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DARPA Robotics Challenge Update

Dr. Gill Pratt gives a keynote at IROS on the DARPA Robotics Challenge, including new video of ATLAS

2 min read
DARPA Robotics Challenge Update

The Thursday plenary lecture at IROS was given by Dr. Gill Pratt, DARPA manager for a variety of robotics programs, including the DARPA Robotics Challenge. We interviewed Dr. Pratt back in April shortly after the challenge was announced, but we now have some updated info on the challenge, along with some brand new video of ATLAS in action.

Here's the latest event sequence that participants (i.e. robots) in the challenge will have to perform:

 

The six humanoid robots that DARPA will be furnishing (for free!) to the software teams will of course be based on the PETMAN/ATLAS platforms from Boston Dynamics:

It's important to remember that these robots will have a power tether; they'll likely come with an onboard electrical hydraulic pump, with electrical power and coolant being fed to them from a golf cart or Bobcat. The total weight of the robot itself should come out to between 200 and 250 pounds. And no DARPA robotics presentation would be complete without some awesome new video: our apologies for the quality (it's a video of a video), but it's worth it:

 

In addition to the hardware, DARPA is also funding a software simulator through OSRF. We found out last week that DARPA has committed to 2.5 years and $6.44 million, which the goal of taking a "major leap forward in simulation." OSRF has its work cut out for it, since things are about to kick off just within the next week or so. Here's the schedule:

 

Specifically, the DRC Kickoff meeting will be held on Wednesday, October 24 at 9AM US Eastern Time. We'll hear from dignitaries from both the United States and Japan as well as from OSRF and Boston Dynamics. The Track A and Track B teams (hardware and software funded) will be announced and will give presentations, and registration will open for Track C, which is how you can get involved in the DRC.

DARPA is encouraging as many teams as possible (especially international teams) to participate in the non-funded C and D Tracks, and remember, if your team wins the Virtual Disaster Response Challenge in Track C, you can steal one of the robots away from an already funded team to continue on to the physical challenge competition. Also, Dr. Pratt made it clear that just because this is a DARPA sponsored challenge does not mean that DARPA will control all of your work: participating teams don't give up any intellectual property and may spend any prize money they get however they want.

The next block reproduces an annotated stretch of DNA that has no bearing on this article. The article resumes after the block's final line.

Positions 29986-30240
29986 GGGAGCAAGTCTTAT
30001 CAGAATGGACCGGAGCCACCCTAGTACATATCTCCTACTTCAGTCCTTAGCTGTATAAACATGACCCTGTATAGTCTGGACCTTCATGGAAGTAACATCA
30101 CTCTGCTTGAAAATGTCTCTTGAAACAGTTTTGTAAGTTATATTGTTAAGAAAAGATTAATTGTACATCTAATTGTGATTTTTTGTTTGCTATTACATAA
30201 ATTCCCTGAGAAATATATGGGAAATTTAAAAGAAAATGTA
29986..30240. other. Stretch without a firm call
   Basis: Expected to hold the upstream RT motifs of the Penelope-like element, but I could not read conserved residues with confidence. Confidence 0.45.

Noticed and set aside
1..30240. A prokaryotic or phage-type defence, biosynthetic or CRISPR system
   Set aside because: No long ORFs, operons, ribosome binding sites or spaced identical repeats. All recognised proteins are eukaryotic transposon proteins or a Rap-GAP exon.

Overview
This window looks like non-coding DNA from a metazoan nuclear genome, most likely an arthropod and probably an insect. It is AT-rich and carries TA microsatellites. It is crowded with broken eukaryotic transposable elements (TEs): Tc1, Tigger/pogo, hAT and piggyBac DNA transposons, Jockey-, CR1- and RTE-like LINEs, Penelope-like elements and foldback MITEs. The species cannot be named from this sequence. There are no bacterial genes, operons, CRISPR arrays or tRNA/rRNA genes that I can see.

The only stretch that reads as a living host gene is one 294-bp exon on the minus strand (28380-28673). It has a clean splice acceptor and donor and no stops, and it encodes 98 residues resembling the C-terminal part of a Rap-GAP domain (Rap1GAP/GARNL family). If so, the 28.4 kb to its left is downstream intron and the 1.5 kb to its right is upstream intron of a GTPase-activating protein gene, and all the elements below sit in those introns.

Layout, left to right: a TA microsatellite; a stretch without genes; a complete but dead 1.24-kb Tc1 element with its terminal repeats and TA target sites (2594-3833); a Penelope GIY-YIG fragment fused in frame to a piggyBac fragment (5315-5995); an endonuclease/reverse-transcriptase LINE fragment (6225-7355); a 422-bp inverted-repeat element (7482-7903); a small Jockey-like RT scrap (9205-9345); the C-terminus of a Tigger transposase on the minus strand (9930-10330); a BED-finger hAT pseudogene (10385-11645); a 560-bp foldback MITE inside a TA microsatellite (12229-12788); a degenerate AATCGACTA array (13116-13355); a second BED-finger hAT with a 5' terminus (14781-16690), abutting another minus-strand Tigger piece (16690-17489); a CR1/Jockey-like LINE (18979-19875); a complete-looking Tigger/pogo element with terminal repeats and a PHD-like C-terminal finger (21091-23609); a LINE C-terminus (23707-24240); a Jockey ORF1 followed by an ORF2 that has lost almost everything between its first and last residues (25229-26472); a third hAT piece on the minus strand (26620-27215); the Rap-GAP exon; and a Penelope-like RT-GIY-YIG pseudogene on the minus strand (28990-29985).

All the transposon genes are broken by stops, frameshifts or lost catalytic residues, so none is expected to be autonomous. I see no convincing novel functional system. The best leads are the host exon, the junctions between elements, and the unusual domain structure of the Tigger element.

The official DARPA Robotics Challenge website, which hasn't really launched yet, can be found at the link below. Check back on October 24 for all the rest of the details.

[ DARPA Robotics Challenge ]

The Conversation (0)

The Bionic-Hand Arms Race

The prosthetics industry is too focused on high-tech limbs that are complicated, costly, and often impractical

12 min read
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A photograph of a young woman with brown eyes and neck length hair dyed rose gold sits at a white table. In one hand she holds a carbon fiber robotic arm and hand. Her other arm ends near her elbow. Her short sleeve shirt has a pattern on it of illustrated hands.

The author, Britt Young, holding her Ottobock bebionic bionic arm.

Gabriela Hasbun. Makeup: Maria Nguyen for MAC cosmetics; Hair: Joan Laqui for Living Proof
DarkGray

In Jules Verne’s 1865 novel From the Earth to the Moon, members of the fictitious Baltimore Gun Club, all disabled Civil War veterans, restlessly search for a new enemy to conquer. They had spent the war innovating new, deadlier weaponry. By the war’s end, with “not quite one arm between four persons, and exactly two legs between six,” these self-taught amputee-weaponsmiths decide to repurpose their skills toward a new projectile: a rocket ship.

The story of the Baltimore Gun Club propelling themselves to the moon is about the extraordinary masculine power of the veteran, who doesn’t simply “overcome” his disability; he derives power and ambition from it. Their “crutches, wooden legs, artificial arms, steel hooks, caoutchouc [rubber] jaws, silver craniums [and] platinum noses” don’t play leading roles in their personalities—they are merely tools on their bodies. These piecemeal men are unlikely crusaders of invention with an even more unlikely mission. And yet who better to design the next great leap in technology than men remade by technology themselves?

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